Biking around Lac Léman is easy on cycling route 46 that guides cyclists around Lake Geneva in Switzerland and France. The route is relatively flat but offers fantastic views of not only the lake but also the Alps and Jura mountains.
Cycling route 46 guides cyclists on the 200-km Tour du Léman bike tour around Lake Geneva (Lac Léman) in Switzerland and France. The route is suitable for most cyclists and families as it generally follows quiet country and agricultural roads with only gentle inclines. It is also easy to adapt the route for better views or by using Swiss trains or lake boats part of the way. Heading up the vineyard-covered slopes of La Côte or the Lavaux region may be more challenging but will ultimately be very rewarding too.
Cycling Around Lake Geneva in Switzerland and France
Riding a bike around Lake Geneva is the dream of many residents and visitors to the Lac Léman region of Switzerland and France. This challenge has always been possible using a combination of public roads and cycling routes. However, from mid-2015, the dedicated regional cycling route 46 Tour du Léman actually guides cyclists on relatively safe and quiet roads around the lake. The total route is just less than 200 km but Switzerland’s excellent rail network makes it relatively easy to break up the ride into different stages.
The route around Lake Geneva is marked as Route du Léman. In Switzerland, the marking is on the typical red cycling route signs with the number 46 in white on a blue square. In France, the green-and-white bike route signs are used with Tour du Léman on a blue square.
Although the route can be done in any direction, cycling around the lake clockwise will always keep the cyclists closest to Lake Geneva.
Cycling Route 46 in Switzerland
The new Tour du Léman cycling route is marked in Switzerland as regional cycling route 46. The cantonal flag of Geneva, Vaud, or Wallis in the corner of the signs shows cyclists in which canton they are cycling at any given moment.
Route 46 often shares the pavement with other cycling routes, especially Route 1 – Route du Rhône – that is a European cycling route following the flow of the Rhone River down the Valais valley, through Lake Geneva, and then through southern France to the mouth of the river in the Mediterranean Sea.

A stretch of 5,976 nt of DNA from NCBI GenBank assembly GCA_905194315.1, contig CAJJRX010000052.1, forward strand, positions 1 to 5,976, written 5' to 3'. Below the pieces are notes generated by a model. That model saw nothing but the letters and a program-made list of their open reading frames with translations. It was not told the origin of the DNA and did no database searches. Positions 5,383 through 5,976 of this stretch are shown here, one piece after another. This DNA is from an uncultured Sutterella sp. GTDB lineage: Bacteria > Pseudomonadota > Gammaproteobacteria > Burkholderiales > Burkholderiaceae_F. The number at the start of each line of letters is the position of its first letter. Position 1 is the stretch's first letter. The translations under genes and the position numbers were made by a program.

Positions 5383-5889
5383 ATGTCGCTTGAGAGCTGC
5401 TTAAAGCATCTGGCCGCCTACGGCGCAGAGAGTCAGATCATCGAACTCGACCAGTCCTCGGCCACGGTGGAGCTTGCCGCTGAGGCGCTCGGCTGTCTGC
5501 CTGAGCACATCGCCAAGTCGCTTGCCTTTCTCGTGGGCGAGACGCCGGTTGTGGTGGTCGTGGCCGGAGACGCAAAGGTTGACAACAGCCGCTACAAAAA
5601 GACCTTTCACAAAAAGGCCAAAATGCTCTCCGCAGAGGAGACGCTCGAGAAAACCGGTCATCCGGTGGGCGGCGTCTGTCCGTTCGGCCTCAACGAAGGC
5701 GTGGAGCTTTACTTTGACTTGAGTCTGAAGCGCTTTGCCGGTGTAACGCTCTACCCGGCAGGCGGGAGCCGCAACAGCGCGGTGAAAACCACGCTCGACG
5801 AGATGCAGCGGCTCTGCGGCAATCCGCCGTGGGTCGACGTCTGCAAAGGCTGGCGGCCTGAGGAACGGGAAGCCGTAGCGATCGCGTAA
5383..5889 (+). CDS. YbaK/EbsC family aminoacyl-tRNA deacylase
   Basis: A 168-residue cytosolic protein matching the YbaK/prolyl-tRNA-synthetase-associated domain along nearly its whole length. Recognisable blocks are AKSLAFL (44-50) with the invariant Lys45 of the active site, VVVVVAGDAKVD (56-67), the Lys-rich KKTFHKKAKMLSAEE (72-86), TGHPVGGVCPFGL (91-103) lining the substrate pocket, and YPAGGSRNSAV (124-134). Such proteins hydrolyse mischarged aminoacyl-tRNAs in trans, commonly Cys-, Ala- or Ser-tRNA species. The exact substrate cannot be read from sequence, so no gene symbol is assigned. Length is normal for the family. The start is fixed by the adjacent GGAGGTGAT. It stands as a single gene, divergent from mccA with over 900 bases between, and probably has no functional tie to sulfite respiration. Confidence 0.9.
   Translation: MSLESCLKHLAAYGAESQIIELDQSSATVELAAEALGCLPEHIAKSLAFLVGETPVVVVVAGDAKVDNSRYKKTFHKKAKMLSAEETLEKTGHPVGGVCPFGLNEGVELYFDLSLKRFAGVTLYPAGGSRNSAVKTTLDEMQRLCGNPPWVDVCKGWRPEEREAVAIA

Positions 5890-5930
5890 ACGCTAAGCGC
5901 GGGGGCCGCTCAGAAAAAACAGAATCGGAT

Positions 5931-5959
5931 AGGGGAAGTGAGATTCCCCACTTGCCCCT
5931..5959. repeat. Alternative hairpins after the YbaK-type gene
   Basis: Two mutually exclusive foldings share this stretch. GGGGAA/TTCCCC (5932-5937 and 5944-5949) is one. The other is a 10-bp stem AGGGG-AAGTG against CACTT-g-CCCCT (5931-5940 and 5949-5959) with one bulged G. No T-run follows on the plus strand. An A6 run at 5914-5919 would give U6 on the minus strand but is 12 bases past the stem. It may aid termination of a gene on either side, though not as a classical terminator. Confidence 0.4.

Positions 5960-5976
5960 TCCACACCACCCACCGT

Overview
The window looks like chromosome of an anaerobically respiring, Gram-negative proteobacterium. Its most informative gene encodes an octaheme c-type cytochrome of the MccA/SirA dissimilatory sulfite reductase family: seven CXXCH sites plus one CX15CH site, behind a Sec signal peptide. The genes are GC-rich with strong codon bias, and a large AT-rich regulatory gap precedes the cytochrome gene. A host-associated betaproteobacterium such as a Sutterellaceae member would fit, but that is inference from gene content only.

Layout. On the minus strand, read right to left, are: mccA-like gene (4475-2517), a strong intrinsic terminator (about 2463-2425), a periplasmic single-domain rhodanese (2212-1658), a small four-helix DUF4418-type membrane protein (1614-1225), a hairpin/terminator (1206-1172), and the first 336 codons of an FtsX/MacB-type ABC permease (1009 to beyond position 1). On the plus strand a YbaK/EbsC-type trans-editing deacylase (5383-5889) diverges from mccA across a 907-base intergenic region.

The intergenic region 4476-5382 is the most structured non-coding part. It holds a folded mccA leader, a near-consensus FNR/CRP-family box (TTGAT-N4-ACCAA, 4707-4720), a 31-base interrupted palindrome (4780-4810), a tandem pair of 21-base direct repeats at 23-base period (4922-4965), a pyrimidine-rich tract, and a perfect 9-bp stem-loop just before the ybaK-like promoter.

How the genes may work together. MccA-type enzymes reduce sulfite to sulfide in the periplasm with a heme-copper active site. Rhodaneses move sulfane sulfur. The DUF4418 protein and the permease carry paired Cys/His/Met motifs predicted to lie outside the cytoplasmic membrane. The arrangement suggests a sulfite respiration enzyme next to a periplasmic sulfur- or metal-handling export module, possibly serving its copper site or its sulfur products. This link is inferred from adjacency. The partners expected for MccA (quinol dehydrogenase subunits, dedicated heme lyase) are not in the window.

Route 46 uses mostly dedicated cycling tracks in cities and major towns but once in the countryside, cycling is mostly on quiet country roads or, even more pleasant, on paved routes used for agricultural activities. However, if cycling with children, note that there are a few short stretches that are on positively dangerously busy and narrow roads.
Route 46 is relatively flat with only minor inclines when needing to pass especially railway lines or the Autoroute. It is a steep climb to Chexbres in the Lavaux – many may prefer to stick to the busier lakeside road but will miss out on some fantastic views. The marked route rarely uses the shortest road – the busy Route Suisse, or N1 – that runs near the shore of Lake Geneva for most of the way from Geneva to Lausanne.
Cyclists may also easily adapt the route a bit and enjoy better views from higher up. For example, in the La Côte region – follow any of the bridges across the autoroute after Gland and take the fairly gentle climbs through Gilly and Tartegnin to Mont-sur-Rolle. From here, cyclists can enjoy magnificent views from high without any further climbs all the way to Aubonne. In the Lavaux, the views are even better but the climbs generally much steeper.
It is easy to cut short a ride, or to divide the route into stages, as it is rarely more than 15 km of cycling between train stations with at least half-hourly trains to Geneva and Lausanne. Bicycles may be transported on most regional trains and postal buses in the Lake Geneva region but requires a velo ticket – around CHF12 to CHF18 per day.
Route du Léman in Haute Savoie, France
Most of the southern shore of Lake Geneva is in the French region of Haute Savoie (Upper Savoy). Here, the cycling way is marked as Route du Léman and often follows the shore of Lac Léman closely. Between Evian and the Swiss border, the cycling is on the main road.
Public transportation is less developed on the south side of Lake Geneva than in the north making it somewhat more difficult to spontaneously adjust the route. However, bicycles may be taken for free on the regional trains from Évian and Thonon to Geneva and on bus 131 (limited spaces) between St Gingolph and Evian / Thonon. The Léman Express network greatly improved train services from these two towns to Geneva but not from other smaller towns along the southern shores of the lake.
Often, it is easier to use a passenger boat on Lake Geneva to the next port. The year-round ferries between Evian and Lausanne and Yvoire and Nyon are particularly useful to link back to the Swiss railway system. A day ticket for taking a bicycle on the boats is around CHF8.
See Le Tour du Léman à Velo for more information and a free pdf map. It also has links to bicycle rental shops – usually, a bike rented at Geneva station may be dropped off at Lausanne and v.v. Free bikes are often available for up to four hours in Geneva in the Genève Roule! scheme.